Anne Sexton's is, indeed, a poetic voice that seems, even when most intense, to lack heart. The falsification of feeling that is a prominent feature of her poems, including the most celebrated among them, emerges more often than not in the form of contrived metaphor, exercises in compression that are at once agile and empty of resonance. One of her most famous poems, called "Live" (1966), is as good a case in point as any, an "affirmation" that has more to do with eliciting approval, a skill at which she was adept when she wished to be, than with any profound realization of life's value:

       So I won't hang around in my hospital shift,
       repeating the Black Mass and all of it.
       I say Live, Live because of the sun,
       the dream, the excitable gift.

There were, to be sure, instances when emotional integrity triumphed, notably when her eye turned inward on her life's obsession, suicide, the impulses toward which had yielded her an identity as strong as, and possibly stronger than, any she had found as a poet. Indeed, it was when that identity was most available to her that she seemed to perform best as a poet:

     But suicides have a special language.
     Like carpenters they want to know which tools
     They never ask why build.
                                                (p. 76)

Among the letters collected [in Anne Sexton: A Self-Portrait in Letters], none is as strong and evocative as the one she writes her husband during a trip to Europe, in which she confirms her inability to function alone. For Anne Sexton, whose poetry Robert Lowell praised for its "swift, lyrical openness," was clearly all her life a stranger, like a good many other profoundly neurotic people, to the ordinary range of feelings and emotions. In some measure aware, as such people are, that there was something lacking in her relationship to feeling, she became a watcher, an obsessed observer, and sometimes a skilled imitator of the way other people deal with one another. (pp. 76, 78)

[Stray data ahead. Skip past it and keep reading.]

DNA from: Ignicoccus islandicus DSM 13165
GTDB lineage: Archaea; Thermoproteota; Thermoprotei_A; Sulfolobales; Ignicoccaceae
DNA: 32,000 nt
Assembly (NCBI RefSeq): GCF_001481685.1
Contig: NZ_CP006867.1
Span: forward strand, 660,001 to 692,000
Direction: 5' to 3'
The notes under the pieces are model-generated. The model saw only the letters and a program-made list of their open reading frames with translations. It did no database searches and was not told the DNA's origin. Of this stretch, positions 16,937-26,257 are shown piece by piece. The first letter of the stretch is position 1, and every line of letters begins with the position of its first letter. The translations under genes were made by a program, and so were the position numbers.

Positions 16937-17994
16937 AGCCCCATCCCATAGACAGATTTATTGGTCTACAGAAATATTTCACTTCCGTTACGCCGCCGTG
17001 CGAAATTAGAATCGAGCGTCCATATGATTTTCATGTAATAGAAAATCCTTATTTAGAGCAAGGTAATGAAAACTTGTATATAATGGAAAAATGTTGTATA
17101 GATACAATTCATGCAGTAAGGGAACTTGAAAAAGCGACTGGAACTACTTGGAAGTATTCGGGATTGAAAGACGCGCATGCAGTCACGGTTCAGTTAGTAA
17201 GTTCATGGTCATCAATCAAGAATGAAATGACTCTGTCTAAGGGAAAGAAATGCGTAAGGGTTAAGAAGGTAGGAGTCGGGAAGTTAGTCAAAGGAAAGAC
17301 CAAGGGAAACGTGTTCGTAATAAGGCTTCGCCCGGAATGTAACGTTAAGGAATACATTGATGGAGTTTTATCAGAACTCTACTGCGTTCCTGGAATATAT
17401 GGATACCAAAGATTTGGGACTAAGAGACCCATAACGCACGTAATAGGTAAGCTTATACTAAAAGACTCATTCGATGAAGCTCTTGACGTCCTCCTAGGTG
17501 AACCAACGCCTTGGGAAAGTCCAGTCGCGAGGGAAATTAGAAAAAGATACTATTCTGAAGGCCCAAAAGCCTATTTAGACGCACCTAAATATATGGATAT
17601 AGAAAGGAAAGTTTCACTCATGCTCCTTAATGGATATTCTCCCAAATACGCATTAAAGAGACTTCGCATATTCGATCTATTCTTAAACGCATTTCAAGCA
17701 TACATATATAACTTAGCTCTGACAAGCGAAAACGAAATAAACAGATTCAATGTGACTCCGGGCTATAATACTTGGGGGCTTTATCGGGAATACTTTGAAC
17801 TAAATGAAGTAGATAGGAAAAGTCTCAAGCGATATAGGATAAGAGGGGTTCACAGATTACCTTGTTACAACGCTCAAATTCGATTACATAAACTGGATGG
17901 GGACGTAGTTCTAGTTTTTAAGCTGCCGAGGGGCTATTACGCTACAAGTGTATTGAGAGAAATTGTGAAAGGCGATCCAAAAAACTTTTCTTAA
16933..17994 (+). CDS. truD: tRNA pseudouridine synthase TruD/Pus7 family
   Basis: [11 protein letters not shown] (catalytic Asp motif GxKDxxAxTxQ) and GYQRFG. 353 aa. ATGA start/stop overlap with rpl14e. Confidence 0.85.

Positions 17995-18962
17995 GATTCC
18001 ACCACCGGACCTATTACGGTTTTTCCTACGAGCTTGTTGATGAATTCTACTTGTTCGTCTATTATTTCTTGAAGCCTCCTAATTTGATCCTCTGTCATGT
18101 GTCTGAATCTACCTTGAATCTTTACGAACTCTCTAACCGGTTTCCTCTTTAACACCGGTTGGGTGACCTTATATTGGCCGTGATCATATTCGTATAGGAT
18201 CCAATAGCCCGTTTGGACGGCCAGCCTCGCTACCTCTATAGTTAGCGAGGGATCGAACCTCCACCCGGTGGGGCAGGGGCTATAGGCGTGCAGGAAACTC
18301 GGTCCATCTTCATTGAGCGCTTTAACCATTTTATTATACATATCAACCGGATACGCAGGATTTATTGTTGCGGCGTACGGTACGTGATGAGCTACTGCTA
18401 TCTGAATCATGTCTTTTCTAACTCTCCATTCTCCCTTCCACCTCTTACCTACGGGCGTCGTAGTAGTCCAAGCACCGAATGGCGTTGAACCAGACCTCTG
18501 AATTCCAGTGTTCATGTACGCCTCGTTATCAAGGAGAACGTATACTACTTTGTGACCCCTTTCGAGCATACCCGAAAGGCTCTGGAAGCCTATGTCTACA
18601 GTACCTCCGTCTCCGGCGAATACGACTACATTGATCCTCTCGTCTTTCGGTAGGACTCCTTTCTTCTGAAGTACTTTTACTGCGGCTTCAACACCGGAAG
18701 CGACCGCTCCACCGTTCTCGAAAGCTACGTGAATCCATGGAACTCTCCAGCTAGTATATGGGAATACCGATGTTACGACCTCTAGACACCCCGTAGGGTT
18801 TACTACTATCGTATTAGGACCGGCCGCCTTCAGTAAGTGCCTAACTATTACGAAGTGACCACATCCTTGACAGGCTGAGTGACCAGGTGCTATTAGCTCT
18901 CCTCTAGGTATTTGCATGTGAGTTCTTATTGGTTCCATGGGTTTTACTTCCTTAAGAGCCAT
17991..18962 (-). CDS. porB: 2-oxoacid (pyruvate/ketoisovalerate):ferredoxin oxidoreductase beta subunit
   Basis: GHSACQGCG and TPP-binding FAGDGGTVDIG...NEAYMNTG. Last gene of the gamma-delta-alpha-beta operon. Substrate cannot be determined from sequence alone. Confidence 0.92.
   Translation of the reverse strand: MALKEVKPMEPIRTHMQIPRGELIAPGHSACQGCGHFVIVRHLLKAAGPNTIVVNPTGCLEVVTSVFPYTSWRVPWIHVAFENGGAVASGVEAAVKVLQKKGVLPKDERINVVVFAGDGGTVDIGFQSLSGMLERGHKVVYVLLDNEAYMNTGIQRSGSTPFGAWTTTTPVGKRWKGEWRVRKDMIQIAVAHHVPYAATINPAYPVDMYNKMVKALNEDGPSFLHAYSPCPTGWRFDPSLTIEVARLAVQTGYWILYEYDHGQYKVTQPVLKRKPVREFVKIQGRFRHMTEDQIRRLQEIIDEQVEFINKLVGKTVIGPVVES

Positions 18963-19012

Dorothy Rabinowitz, "Death Watch" (reprinted from Commentary by permission; copyright © 1978 by the American Jewish Committee), in Commentary, March, 1978, pp. 76, 78.

Gail Pool

(Contemporary Literary Criticism)

[By] the end [of Sexton's career her] work had deteriorated badly. But long before, the faults had been advertised, and like most advertisements the statements were only half true. The labels ("confessional") and the adjectives ("ostentatious") had come so early and had remained so permanently that no one really noticed when they didn't apply. The final, sprawling, entirely personal poems appeared like a self-fulfilling prophecy.